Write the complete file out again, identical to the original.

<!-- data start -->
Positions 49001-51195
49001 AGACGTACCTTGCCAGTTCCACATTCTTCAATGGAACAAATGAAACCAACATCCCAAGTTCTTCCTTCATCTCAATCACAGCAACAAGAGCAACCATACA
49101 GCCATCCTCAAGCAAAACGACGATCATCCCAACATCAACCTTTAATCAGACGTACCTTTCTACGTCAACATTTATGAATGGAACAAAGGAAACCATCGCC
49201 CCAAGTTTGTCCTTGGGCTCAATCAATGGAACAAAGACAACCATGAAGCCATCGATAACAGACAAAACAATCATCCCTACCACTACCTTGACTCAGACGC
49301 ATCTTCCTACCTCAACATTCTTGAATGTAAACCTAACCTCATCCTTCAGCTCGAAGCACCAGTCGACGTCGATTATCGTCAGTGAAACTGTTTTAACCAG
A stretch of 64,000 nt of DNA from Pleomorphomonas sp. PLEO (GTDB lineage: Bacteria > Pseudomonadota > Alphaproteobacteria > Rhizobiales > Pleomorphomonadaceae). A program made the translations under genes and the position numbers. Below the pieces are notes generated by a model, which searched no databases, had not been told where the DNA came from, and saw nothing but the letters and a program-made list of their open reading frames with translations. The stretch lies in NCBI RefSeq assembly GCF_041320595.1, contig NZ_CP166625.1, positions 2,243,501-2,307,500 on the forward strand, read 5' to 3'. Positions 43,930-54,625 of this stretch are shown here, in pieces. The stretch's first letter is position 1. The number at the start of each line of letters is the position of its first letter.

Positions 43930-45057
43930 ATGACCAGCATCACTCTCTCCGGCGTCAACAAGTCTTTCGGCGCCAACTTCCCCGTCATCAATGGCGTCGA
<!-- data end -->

Positions 49001-51195
49001 AGACGTACCTTGCCAGTTCCACATTCTTCAATGGAACAAATGAAACCAACATCCCAAGTTCTTCCTTCATCTCAATCACAGCAACAAGAGCAACCATACA
49101 GCCATCCTCAAGCAAAACGACGATCATCCCAACATCAACCTTTAATCAGACGTACCTTTCTACGTCAACATTTATGAATGGAACAAAGGAAACCATCGCC
49201 CCAAGTTTGTCCTTGGGCTCAATCAATGGAACAAAGACAACCATGAAGCCATCGATAACAGACAAAACAATCATCCCTACCACTACCTTGACTCAGACGC
49301 ATCTTCCTACCTCAACATTCTTGAATGTAAACCTAACCTCATCCTTCAGCTCGAAGCACCAGTCGACGTCGATTATCGTCAGTGAAACTGTTTTAACCAG
A stretch of 64,000 nt of DNA from Pleomorphomonas sp. PLEO (GTDB lineage: Bacteria > Pseudomonadota > Alphaproteobacteria > Rhizobiales > Pleomorphomonadaceae). A program made the translations under genes and the position numbers. Below the pieces are notes generated by a model, which searched no databases, had not been told where the DNA came from, and saw nothing but the letters and a program-made list of their open reading frames with translations. The stretch lies in NCBI RefSeq assembly GCF_041320595.1, contig NZ_CP166625.1, positions 2,243,501-2,307,500 on the forward strand, read 5' to 3'. Positions 43,930-54,625 of this stretch are shown here, in pieces. The stretch's first letter is position 1. The number at the start of each line of letters is the position of its first letter.

Positions 43930-45057
43930 ATGACCAGCATCACTCTCTCCGGCGTCAACAAGTCTTTCGGCGCCAACTTCCCCGTCATCAATGGCGTCGA